A Closer Look

by Rita Buckley

Ina and Barry were too old for this, but doing it anyway. They�d excavated the wooden toboggan from the garage and were determined to act on their mutual whim to relive winters past. They were at the top of Red�s Peak, their city�s local ski area, watching kids on snowboards carving their way down the hill, their baggy pants and jackets flapping in the wind. Barry knew most of them. He was the obstetrician who delivered them, some more smoothly than others.

Their next door neighbor�s daughter, Megan, was a preemie who�d had a lot of problems early on. Now she was 15, with long blond hair and an athlete�s body. She flew by them on a straight run.  

�Go Meg go,� Barry shouted. She turned to look at him and fell into a snowy jumble of legs, arms, and feet.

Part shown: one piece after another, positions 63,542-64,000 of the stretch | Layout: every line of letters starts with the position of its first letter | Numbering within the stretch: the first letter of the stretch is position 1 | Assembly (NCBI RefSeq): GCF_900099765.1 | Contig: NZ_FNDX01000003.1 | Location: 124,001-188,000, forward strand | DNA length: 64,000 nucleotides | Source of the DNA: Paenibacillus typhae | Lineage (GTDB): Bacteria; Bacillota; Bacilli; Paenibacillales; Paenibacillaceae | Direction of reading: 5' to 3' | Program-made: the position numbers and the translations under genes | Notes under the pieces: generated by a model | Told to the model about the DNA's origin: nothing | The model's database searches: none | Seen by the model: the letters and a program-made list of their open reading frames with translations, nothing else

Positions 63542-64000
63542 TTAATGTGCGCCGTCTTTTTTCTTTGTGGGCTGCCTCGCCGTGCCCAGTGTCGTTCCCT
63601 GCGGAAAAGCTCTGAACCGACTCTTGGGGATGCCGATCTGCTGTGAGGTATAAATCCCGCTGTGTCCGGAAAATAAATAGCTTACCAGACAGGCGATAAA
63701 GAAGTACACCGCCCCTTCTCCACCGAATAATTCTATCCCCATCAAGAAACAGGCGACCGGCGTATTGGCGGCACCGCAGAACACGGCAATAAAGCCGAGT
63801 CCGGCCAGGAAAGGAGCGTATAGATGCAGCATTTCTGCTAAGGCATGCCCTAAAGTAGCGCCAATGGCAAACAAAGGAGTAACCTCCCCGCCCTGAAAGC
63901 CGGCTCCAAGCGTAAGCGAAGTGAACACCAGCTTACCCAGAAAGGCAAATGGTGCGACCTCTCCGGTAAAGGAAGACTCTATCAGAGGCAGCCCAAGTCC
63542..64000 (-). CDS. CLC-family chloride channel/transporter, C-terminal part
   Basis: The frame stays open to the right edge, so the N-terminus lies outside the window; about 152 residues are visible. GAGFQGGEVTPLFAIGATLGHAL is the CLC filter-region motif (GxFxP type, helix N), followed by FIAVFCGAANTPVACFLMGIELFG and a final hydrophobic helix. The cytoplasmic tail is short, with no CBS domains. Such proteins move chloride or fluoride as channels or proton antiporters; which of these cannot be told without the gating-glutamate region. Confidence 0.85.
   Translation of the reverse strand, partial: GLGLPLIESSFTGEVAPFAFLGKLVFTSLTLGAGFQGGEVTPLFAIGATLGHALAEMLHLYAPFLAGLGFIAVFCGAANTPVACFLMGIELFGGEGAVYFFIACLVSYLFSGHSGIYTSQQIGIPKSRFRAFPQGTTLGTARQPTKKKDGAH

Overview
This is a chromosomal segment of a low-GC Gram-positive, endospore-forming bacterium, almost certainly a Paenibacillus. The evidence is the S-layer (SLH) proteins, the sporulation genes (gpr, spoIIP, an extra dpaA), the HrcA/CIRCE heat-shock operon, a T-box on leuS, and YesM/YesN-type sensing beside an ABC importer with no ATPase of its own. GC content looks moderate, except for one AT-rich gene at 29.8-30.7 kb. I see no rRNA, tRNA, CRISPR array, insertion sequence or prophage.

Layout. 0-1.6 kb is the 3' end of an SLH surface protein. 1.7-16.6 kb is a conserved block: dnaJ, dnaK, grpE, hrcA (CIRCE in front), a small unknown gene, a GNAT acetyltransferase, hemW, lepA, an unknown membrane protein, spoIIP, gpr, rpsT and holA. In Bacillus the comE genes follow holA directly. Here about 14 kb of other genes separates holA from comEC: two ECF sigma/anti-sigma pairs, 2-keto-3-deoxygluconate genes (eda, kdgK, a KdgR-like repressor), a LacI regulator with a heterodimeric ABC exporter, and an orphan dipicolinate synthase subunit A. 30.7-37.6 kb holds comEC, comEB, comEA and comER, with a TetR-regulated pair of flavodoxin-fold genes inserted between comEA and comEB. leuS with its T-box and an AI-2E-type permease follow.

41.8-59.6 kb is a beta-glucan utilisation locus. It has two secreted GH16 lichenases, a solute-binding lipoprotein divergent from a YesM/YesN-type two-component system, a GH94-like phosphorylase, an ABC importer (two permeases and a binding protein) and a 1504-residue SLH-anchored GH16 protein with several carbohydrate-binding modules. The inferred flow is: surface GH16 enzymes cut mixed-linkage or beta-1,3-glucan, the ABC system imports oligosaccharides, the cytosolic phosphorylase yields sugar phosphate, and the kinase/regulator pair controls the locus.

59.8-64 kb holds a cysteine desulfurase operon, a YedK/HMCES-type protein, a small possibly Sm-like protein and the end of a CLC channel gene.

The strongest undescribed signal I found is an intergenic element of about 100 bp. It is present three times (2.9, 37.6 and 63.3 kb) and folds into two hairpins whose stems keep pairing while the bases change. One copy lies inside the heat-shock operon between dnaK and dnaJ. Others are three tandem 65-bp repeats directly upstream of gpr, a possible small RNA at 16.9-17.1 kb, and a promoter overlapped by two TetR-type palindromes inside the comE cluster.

�Ooops,� he said, and dropped his big body onto the toboggan. Ina stood beside him, shoved on his broad back to get the thing moving, then slid into place behind him. They could hear the snow crunch beneath them as they started to glide. Barry pulled Ina�s legs close as they cleared the ridge and gained speed. �Ina, Ina,� he said, �hold on tight,� and down they went, gliding and bumping, hurtling over humps in the middle of the run. The cold wind rushed past their ears and stung their cheeks. Ina grabbed Barry around the waist and locked her hands together. When they came to the flat section at the bottom of the run and slowed to a stop, he pried them apart. 

�What are you trying to do? Kill me?� he asked.

�Not at the moment,� Ina said.  

She rolled off the toboggan, pushed herself onto her knees, and then to her feet. Barry did likewise.

�You move like an old lady,� he said.

�So do you,� she replied.